Did you know that the mucus in your airways naturally protects you from pathogens?
According to the American Lung Association, occasional cough is a normal (and automatic) body process which helps you to clear your airways and throat from excess mucus, irritants, and dust that you’ve inhaled. 
However, when cough is accompanied by other symptoms like shortness of breath, chest congestion, mucus production, or phlegm accumulation (mucus byproduct caused by infection in sinuses or lungs) it may suggest the development of various health conditions: 
- Common cold and flu
- Environmental allergy
- Bacterial infection (e.g., bronchitis, sinusitis, pneumonia)
- Viral infection in the respiratory tract (e.g., Covid-19)
- Chronic lung disease
While in some cases chest congestion may suggest serious health conditions that require medical attention and prescribed medication, other times it can be managed at home with suitable remedies, approved by your healthcare provider.
In this article we’ll take a look at 7 treatments to try at home that may help you improve chest congestion and get rid of the accumulated mucus/phlegm in your lungs.
Let’s get started!
Stay away from environmental irritants
According to a 2010 article published in the International Journal of General Medicine, after getting an accurate diagnosis about the cause of chest and nasal congestion, it’s key to stay away from all environmental factors that may stimulate excess mucus production in your chest and nose. The source suggests that such factors may include:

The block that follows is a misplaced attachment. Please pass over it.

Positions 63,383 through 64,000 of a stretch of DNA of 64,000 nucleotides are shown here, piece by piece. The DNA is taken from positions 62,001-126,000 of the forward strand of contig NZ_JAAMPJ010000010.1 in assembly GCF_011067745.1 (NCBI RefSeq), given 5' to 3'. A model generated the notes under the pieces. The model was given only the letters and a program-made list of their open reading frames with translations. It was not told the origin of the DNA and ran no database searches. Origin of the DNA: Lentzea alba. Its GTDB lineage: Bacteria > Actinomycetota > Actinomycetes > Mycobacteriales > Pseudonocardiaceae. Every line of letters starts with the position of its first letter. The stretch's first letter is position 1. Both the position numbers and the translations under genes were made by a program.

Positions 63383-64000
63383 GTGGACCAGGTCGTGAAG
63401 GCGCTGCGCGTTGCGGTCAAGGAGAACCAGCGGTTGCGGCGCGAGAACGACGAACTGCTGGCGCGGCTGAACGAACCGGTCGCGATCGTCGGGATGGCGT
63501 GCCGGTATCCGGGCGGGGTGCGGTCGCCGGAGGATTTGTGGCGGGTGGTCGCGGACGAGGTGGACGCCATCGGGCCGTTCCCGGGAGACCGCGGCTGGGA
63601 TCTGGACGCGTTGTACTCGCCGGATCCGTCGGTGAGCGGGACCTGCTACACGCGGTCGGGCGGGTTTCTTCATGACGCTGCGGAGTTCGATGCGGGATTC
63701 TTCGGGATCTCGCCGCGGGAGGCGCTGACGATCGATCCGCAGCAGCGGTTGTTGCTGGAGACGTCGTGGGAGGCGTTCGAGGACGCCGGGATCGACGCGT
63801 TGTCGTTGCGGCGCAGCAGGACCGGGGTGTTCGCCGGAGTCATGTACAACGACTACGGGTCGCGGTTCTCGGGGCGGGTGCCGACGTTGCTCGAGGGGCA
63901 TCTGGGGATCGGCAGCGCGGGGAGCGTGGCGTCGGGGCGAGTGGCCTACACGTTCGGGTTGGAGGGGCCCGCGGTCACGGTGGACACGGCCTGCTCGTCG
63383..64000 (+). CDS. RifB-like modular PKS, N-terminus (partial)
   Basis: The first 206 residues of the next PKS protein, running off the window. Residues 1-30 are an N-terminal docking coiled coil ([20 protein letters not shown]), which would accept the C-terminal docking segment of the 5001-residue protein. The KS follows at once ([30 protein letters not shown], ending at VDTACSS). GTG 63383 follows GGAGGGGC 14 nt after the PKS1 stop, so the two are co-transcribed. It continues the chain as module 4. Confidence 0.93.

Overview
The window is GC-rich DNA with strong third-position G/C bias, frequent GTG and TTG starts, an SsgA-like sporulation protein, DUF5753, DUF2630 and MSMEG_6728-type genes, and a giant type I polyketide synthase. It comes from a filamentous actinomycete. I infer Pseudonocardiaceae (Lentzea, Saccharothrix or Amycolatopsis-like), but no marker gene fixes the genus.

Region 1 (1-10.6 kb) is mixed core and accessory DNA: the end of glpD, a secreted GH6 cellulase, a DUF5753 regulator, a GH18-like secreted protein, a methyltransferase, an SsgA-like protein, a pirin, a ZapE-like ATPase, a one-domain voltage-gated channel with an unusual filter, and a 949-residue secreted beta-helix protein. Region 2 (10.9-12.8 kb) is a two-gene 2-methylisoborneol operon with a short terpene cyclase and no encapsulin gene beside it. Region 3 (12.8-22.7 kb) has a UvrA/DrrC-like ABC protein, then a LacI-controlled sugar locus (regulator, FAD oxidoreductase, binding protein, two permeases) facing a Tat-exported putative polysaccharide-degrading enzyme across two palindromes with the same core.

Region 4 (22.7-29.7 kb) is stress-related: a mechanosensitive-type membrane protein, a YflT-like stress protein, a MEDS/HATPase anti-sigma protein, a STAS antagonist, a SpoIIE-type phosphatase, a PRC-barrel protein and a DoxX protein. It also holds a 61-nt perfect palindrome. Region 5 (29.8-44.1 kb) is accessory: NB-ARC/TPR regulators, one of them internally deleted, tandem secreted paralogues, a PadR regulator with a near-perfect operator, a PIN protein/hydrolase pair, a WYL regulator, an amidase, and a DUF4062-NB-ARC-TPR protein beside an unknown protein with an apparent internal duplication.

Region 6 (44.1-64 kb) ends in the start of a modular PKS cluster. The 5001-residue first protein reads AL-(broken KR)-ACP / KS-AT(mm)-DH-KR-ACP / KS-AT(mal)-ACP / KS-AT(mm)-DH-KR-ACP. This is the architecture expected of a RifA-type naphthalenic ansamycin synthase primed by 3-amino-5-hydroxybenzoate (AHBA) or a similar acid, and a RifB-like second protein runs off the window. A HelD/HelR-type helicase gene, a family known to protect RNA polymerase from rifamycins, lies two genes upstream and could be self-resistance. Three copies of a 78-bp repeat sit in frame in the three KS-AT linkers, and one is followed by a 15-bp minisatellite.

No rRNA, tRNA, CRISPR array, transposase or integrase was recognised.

- Allergens (e.g., dust, pollen, animal fur, mold, and other particular objects/substances triggering allergic reaction)
- Irritants (e.g., smoke, fumes, strong odor, as well as chemicals found in cleaning and cosmetic products)
The evidence also suggests that low indoor humidity (<50%), using anti-allergen pillows and covers, as well as minimizing carpeting and integrating air-filtration may help relieve chest and nasal congestion.
Keep in mind that there is no conclusive evidence suggesting that vacuuming may reduce mucus production in airways, as the vacuum cleaner removes dust only superficially and doesn’t get into the deep layer of the carpets and rugs.
Consider taking OTC medicines
Evidence suggests that the intake of over-the-counter medicines may help patients get rid of excess mucus from their airways (chest and nose). However, the cause of the congestion should be taken into account before reaching for a specific medicine. 
Consulting your healthcare provider on your OTC medicine options will maximize efficiency and minimize the risk of unwanted effects.
- Antihistamines (when congestion is triggered by allergic reaction)
- Decongestants (in the form of spray, tablets, or liquid)
- Nonsteroidal Anti-inflammatory Drugs (e.g., ibuprofen, aspirin)
- Expectorants medicines (guaifenesin loosens the mucus in chest and facilitates its extraction)
Keep in mind that decongestants and antihistamines may have drying effect, which is beneficial when it comes to suppressing mucus production, but may trouble the extraction of already accumulated mucus in the chest. 
Prescription treatment used for hypersecretion of mucus in the chest includes the use of antibiotics, glucocorticoids, bronchodilators, aerosolized hypertonic saline, and others. 
Evidence suggests that drinking enough liquids to stay hydrated and prevent dehydration may loosen the phlegm (thick mucus) in your chest and facilitate its excretion (by coughing it out). 
Keep in mind that dehydration may cause the mucus in your chest to thicken and become stickier. This may prevent you from coughing it out effectively and may lead to complications.